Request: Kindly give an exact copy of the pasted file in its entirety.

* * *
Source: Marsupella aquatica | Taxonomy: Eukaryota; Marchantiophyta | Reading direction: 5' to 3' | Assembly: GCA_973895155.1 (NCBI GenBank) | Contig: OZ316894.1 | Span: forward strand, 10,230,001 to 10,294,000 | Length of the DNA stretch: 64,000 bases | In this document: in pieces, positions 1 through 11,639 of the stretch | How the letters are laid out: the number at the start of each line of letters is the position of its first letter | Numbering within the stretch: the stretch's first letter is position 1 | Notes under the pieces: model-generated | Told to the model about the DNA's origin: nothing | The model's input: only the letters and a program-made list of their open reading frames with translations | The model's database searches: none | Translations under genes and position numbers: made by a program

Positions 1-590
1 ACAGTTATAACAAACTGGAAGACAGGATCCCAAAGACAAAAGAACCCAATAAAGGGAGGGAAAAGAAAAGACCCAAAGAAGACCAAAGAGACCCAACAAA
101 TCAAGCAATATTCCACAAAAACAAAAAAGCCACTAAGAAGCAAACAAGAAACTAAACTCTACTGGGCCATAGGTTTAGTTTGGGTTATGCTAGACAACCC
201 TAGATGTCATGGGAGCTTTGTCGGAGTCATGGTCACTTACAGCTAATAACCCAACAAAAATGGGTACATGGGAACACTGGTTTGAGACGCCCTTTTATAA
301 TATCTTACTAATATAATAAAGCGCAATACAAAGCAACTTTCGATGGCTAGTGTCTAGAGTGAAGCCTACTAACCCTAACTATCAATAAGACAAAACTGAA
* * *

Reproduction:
Source: Marsupella aquatica | Taxonomy: Eukaryota; Marchantiophyta | Reading direction: 5' to 3' | Assembly: GCA_973895155.1 (NCBI GenBank) | Contig: OZ316894.1 | Span: forward strand, 10,230,001 to 10,294,000 | Length of the DNA stretch: 64,000 bases | In this document: in pieces, positions 1 through 11,639 of the stretch | How the letters are laid out: the number at the start of each line of letters is the position of its first letter | Numbering within the stretch: the stretch's first letter is position 1 | Notes under the pieces: model-generated | Told to the model about the DNA's origin: nothing | The model's input: only the letters and a program-made list of their open reading frames with translations | The model's database searches: none | Translations under genes and position numbers: made by a program

Positions 1-590
1 ACAGTTATAACAAACTGGAAGACAGGATCCCAAAGACAAAAGAACCCAATAAAGGGAGGGAAAAGAAAAGACCCAAAGAAGACCAAAGAGACCCAACAAA
101 TCAAGCAATATTCCACAAAAACAAAAAAGCCACTAAGAAGCAAACAAGAAACTAAACTCTACTGGGCCATAGGTTTAGTTTGGGTTATGCTAGACAACCC
201 TAGATGTCATGGGAGCTTTGTCGGAGTCATGGTCACTTACAGCTAATAACCCAACAAAAATGGGTACATGGGAACACTGGTTTGAGACGCCCTTTTATAA
301 TATCTTACTAATATAATAAAGCGCAATACAAAGCAACTTTCGATGGCTAGTGTCTAGAGTGAAGCCTACTAACCCTAACTATCAATAAGACAAAACTGAA